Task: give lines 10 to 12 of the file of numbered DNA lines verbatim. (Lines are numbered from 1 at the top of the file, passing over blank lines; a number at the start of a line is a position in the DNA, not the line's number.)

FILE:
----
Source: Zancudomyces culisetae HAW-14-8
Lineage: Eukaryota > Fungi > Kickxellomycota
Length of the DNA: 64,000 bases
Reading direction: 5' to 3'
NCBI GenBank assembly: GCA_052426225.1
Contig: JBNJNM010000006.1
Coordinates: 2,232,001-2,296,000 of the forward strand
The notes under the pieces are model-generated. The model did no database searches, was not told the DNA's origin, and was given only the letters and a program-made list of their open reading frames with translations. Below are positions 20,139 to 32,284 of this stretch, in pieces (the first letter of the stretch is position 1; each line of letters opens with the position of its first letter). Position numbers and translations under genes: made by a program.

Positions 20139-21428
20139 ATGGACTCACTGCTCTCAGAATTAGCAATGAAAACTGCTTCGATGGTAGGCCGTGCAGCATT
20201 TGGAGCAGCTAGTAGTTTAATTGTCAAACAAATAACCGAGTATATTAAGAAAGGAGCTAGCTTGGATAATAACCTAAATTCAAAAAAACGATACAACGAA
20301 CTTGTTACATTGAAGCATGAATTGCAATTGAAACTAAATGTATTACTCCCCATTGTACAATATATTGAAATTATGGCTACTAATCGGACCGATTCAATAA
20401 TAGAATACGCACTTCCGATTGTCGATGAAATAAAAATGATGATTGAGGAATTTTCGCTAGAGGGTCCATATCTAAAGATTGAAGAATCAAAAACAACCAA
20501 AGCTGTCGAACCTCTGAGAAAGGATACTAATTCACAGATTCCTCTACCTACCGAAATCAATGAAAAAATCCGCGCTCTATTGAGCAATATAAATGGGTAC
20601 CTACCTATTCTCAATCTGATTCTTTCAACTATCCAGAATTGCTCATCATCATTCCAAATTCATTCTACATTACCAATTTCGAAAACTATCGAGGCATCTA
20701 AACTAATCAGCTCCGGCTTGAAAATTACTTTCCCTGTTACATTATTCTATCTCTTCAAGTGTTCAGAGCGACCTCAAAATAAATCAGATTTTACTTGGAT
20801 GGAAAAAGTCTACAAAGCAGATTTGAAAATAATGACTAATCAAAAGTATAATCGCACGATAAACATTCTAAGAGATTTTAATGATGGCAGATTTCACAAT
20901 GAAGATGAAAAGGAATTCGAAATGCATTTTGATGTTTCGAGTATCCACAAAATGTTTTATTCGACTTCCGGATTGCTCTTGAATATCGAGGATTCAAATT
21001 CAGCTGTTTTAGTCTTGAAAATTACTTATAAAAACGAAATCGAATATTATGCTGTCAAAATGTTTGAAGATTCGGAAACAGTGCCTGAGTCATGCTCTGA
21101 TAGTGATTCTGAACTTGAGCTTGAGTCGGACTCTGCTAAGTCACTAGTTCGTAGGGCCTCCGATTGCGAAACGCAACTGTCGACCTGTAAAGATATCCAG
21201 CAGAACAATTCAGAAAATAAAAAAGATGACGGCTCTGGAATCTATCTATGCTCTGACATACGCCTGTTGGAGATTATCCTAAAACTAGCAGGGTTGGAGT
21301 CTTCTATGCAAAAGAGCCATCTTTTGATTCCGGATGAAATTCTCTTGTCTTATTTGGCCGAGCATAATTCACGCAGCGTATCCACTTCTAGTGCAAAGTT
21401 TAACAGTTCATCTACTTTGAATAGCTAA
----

20139 ATGGACTCACTGCTCTCAGAATTAGCAATGAAAACTGCTTCGATGGTAGGCCGTGCAGCATT
20201 TGGAGCAGCTAGTAGTTTAATTGTCAAACAAATAACCGAGTATATTAAGAAAGGAGCTAGCTTGGATAATAACCTAAATTCAAAAAAACGATACAACGAA
20301 CTTGTTACATTGAAGCATGAATTGCAATTGAAACTAAATGTATTACTCCCCATTGTACAATATATTGAAATTATGGCTACTAATCGGACCGATTCAATAA